The epidemiology of coeliac disease in East Dorset 1993-2002: an assessment of the 'coeliac iceberg', and preliminary evidence of case clustering

QJM. 2006 Jul;99(7):453-60. doi: 10.1093/qjmed/hcl061. Epub 2006 Jun 14.


Background: Coeliac disease (CD) results from mucosal exposure to dietary gluten in genetically predisposed individuals, although other environmental factors may be involved. The seroprevalence of CD is approximately 1%, with a high ratio of undiagnosed to diagnosed cases, leading to the concept of a 'coeliac iceberg'.

Aim: To provide contemporary estimates of the incidence of diagnosed CD and the size of the submerged 'coeliac iceberg', and to seek evidence of disease clustering.

Design: Prospective observational study in a defined local population.

Methods: Data were collected prospectively for all biopsy-proven cases diagnosed at Poole Hospital, 1993-2002. Age-specific incidence was calculated and point prevalence estimated for cases within the defined study zone. Evidence of disease clustering was sought using a space-time scan statistic based on a Poisson model.

Results: The overall incidence of CD was 8.7 cases/100,000/year (95%CI 7.4-10.1), with a median age at diagnosis of 53 years. Incidence increased progressively during the study period, and the estimated point prevalence of biopsy-proven CD rose from 0.18% to 0.4%. An area of significant space-time clustering was identified, with an incidence of 22.9 cases/100,000/year (95%CI 16.1-31.6), but there was no evidence of seasonality.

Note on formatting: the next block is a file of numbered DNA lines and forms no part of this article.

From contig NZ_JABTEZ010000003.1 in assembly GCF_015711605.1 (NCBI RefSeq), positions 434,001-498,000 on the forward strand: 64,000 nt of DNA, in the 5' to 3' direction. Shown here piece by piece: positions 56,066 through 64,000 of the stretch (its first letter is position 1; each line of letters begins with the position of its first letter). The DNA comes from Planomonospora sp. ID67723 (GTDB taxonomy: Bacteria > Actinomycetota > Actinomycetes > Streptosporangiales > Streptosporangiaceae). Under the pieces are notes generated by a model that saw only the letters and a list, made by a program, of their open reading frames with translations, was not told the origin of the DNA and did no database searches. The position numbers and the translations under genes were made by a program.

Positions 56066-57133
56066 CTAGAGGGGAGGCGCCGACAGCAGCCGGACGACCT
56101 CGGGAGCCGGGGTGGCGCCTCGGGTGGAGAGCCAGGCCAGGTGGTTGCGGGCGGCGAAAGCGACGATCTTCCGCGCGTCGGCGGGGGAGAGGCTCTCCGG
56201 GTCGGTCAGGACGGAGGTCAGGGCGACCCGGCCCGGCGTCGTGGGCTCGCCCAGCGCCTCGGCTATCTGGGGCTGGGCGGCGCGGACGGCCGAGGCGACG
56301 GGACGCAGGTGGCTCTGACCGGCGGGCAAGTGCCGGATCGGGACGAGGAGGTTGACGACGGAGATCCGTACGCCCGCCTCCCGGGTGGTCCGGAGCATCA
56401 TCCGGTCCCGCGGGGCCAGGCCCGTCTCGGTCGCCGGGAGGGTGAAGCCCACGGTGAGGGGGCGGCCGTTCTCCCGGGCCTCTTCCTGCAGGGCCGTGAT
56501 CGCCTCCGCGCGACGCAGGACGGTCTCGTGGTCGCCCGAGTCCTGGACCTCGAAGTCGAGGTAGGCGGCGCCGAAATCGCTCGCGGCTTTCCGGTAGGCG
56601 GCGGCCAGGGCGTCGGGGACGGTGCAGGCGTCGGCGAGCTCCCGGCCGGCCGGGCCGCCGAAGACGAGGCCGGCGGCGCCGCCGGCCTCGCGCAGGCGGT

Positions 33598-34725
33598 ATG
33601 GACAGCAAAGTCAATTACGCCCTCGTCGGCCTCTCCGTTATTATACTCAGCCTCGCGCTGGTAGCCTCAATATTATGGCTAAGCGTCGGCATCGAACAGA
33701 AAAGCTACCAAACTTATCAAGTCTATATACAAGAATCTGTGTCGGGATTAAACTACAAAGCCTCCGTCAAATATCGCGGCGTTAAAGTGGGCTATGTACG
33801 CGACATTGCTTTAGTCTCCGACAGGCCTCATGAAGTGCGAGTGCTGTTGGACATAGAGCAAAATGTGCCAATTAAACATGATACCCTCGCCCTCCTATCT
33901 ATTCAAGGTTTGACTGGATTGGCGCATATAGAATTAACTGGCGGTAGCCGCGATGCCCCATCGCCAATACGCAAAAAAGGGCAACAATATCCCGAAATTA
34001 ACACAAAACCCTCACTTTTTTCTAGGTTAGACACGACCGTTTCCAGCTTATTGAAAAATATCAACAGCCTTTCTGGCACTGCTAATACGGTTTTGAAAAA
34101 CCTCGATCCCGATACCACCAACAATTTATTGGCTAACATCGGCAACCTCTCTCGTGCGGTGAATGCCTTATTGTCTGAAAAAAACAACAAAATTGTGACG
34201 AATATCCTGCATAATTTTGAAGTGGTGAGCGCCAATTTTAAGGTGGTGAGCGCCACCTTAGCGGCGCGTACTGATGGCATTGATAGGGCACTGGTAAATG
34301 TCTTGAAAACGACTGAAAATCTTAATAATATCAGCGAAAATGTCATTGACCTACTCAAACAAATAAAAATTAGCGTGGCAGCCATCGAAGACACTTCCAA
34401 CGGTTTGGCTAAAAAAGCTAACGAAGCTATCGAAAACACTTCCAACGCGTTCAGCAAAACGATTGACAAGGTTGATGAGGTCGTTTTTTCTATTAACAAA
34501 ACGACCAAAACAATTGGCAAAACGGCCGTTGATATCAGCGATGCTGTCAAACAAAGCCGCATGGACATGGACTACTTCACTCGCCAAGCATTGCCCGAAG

Discussion: The submerged component of the 'coeliac iceberg' may be diminishing due to increasing case ascertainment, with a projected ratio of undiagnosed to diagnosed cases as low as 1.5:1. Our identification of clustering must be interpreted with caution, but suggests that an additional environmental factor may influence the pathogenesis of CD.

MeSH terms

  • Adolescent
  • Adult
  • Age Distribution
  • Aged
  • Celiac Disease / epidemiology*
  • Child
  • Child, Preschool
  • Female
  • Humans
  • Incidence
  • Infant
  • Infant, Newborn
  • Male
  • Middle Aged
  • Prospective Studies
  • Seasons
  • Space-Time Clustering
  • United Kingdom / epidemiology